Can you work out some different ways to balance this equation?

Can you complete this calculation by filling in the missing numbers? In how many different ways can you do it?

Have a go at balancing this equation. Can you find different ways of doing it?

Can you replace the letters with numbers? Is there only one solution in each case?

What do the digits in the number fifteen add up to? How many other numbers have digits with the same total but no zeros?

This multiplication uses each of the digits 0 - 9 once and once only. Using the information given, can you replace the stars in the calculation with figures?

What happens when you round these three-digit numbers to the nearest 100?

In the multiplication calculation, some of the digits have been replaced by letters and others by asterisks. Can you reconstruct the original multiplication?

Use two dice to generate two numbers with one decimal place. What happens when you round these numbers to the nearest whole number?

Investigate the different ways these aliens count in this challenge. You could start by thinking about how each of them would write our number 7.

The Scot, John Napier, invented these strips about 400 years ago to help calculate multiplication and division. Can you work out how to use Napier's bones to find the answer to these multiplications?

Number problems at primary level that require careful consideration.

Can you substitute numbers for the letters in these sums?

What happens when you round these numbers to the nearest whole number?

Try out this number trick. What happens with different starting numbers? What do you notice?

Find the sum of all three-digit numbers each of whose digits is odd.

This article for primary teachers encourages exploration of two fundamental ideas, exchange and 'unitising', which will help children become more fluent when calculating.

Number problems at primary level that may require resilience.

A game to be played against the computer, or in groups. Pick a 7-digit number. A random digit is generated. What must you subract to remove the digit from your number? the first to zero wins.

Number problems at primary level to work on with others.

There are six numbers written in five different scripts. Can you sort out which is which?

Try out some calculations. Are you surprised by the results?

Which is quicker, counting up to 30 in ones or counting up to 300 in tens? Why?

Each child in Class 3 took four numbers out of the bag. Who had made the highest even number?

Start by putting one million (1 000 000) into the display of your calculator. Can you reduce this to 7 using just the 7 key and add, subtract, multiply, divide and equals as many times as you like?

In this 100 square, look at the green square which contains the numbers 2, 3, 12 and 13. What is the sum of the numbers that are diagonally opposite each other? What do you notice?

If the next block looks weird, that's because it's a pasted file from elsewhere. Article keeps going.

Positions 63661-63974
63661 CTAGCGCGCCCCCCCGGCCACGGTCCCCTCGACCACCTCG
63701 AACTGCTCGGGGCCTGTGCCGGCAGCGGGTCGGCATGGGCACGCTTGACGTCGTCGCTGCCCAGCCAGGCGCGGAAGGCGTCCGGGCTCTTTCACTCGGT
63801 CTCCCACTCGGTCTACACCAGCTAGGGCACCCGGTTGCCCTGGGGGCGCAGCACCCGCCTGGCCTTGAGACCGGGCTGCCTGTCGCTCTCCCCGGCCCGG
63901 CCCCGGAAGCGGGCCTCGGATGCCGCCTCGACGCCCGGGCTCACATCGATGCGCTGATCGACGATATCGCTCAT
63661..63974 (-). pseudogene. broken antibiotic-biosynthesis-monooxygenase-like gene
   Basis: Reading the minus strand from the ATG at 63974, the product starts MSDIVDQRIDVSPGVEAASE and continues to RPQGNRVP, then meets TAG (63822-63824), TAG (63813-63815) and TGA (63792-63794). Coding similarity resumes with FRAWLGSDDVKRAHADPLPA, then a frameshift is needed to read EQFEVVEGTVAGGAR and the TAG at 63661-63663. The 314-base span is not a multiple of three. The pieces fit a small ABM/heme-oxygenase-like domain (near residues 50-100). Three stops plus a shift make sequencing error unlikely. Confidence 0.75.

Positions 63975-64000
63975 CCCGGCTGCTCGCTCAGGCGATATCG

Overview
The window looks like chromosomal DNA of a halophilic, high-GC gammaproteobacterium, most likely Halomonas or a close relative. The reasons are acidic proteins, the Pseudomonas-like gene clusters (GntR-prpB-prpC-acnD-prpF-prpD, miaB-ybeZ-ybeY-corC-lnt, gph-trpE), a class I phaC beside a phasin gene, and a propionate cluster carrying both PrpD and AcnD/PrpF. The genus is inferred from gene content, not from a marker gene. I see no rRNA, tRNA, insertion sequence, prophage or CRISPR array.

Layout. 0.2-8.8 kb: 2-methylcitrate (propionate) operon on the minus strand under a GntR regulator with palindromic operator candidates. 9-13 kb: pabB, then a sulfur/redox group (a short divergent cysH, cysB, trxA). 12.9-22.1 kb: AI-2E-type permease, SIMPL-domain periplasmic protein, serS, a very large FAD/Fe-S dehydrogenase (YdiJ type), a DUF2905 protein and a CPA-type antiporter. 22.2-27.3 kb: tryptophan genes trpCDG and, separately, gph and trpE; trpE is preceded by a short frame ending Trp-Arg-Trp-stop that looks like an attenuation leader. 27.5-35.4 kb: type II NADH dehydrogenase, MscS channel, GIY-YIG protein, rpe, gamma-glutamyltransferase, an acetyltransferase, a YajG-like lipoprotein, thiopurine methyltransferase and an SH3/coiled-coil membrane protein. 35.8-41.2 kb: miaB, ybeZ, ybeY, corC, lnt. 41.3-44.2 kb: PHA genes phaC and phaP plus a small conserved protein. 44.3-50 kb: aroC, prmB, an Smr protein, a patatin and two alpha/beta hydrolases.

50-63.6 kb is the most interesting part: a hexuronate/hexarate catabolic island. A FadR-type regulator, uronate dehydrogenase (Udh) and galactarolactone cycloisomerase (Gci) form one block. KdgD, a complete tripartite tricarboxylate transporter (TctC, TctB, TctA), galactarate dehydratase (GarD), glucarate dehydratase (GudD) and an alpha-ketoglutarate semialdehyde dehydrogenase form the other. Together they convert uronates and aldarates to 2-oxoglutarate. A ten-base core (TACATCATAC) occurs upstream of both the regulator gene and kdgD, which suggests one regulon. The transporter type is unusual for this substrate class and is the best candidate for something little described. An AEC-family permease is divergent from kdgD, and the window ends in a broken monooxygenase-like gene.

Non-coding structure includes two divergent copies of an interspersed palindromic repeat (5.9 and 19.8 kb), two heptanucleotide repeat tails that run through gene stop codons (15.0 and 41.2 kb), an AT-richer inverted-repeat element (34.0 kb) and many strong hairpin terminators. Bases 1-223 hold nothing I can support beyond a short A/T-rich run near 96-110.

A school song book contains 700 songs. The numbers of the songs are displayed by combining special small single-digit cards. What is the minimum number of small cards that is needed?

This article for primary teachers expands on the key ideas which underpin early number sense and place value, and suggests activities to support learners as they get to grips with these ideas.

More upper primary number sense and place value tasks.

This feature aims to support you in developing children's early number sense and understanding of place value.

One of the key ideas associated with place value is that the position of a digit affects its value. These activities support children in understanding this idea.

This 100 square jigsaw is written in code. It starts with 1 and ends with 100. Can you build it up?

Becky created a number plumber which multiplies by 5 and subtracts 4. What do you notice about the numbers that it produces? Can you explain your findings?

Find the values of the nine letters in the sum: FOOT + BALL = GAME

This article develops the idea of 'ten-ness' as an important element of place value.

Alf describes how the Gattegno chart helped a class of 7-9 year olds gain an awareness of place value and of the inverse relationship between multiplication and division.

The letters in the following addition sum represent the digits 1 ... 9. If A=3 and D=2, what number is represented by "CAYLEY"?

Four of these clues are needed to find the chosen number on this grid and four are true but do nothing to help in finding the number. Can you sort out the clues and find the number?

What is the sum of all the digits in all the integers from one to one million?

Carry out cyclic permutations of nine digit numbers containing the digits from 1 to 9 (until you get back to the first number). Prove that whatever number you choose, they will add to the same total.

32 x 38 = 30 x 40 + 2 x 8; 34 x 36 = 30 x 40 + 4 x 6; 56 x 54 = 50 x 60 + 6 x 4; 73 x 77 = 70 x 80 + 3 x 7 Verify and generalise if possible.

This addition sum uses all ten digits 0, 1, 2...9 exactly once. Find the sum and show that the one you give is the only possibility.

Pick the number of times a week that you eat chocolate. This number must be more than one but less than ten. Multiply this number by 2. Add 5 (for Sunday). Multiply by 50... Can you explain why it. . . .

How many solutions can you find to this sum? Each of the different letters stands for a different number.

Write down a three-digit number Change the order of the digits to get a different number Find the difference between the two three digit numbers Follow the rest of the instructions then try. . . .

Replace the letters with numbers to make the addition work out correctly. R E A D + T H I S = P A G E

Choose any 3 digits and make a 6 digit number by repeating the 3 digits in the same order (e.g. 594594). Explain why whatever digits you choose the number will always be divisible by 7, 11 and 13.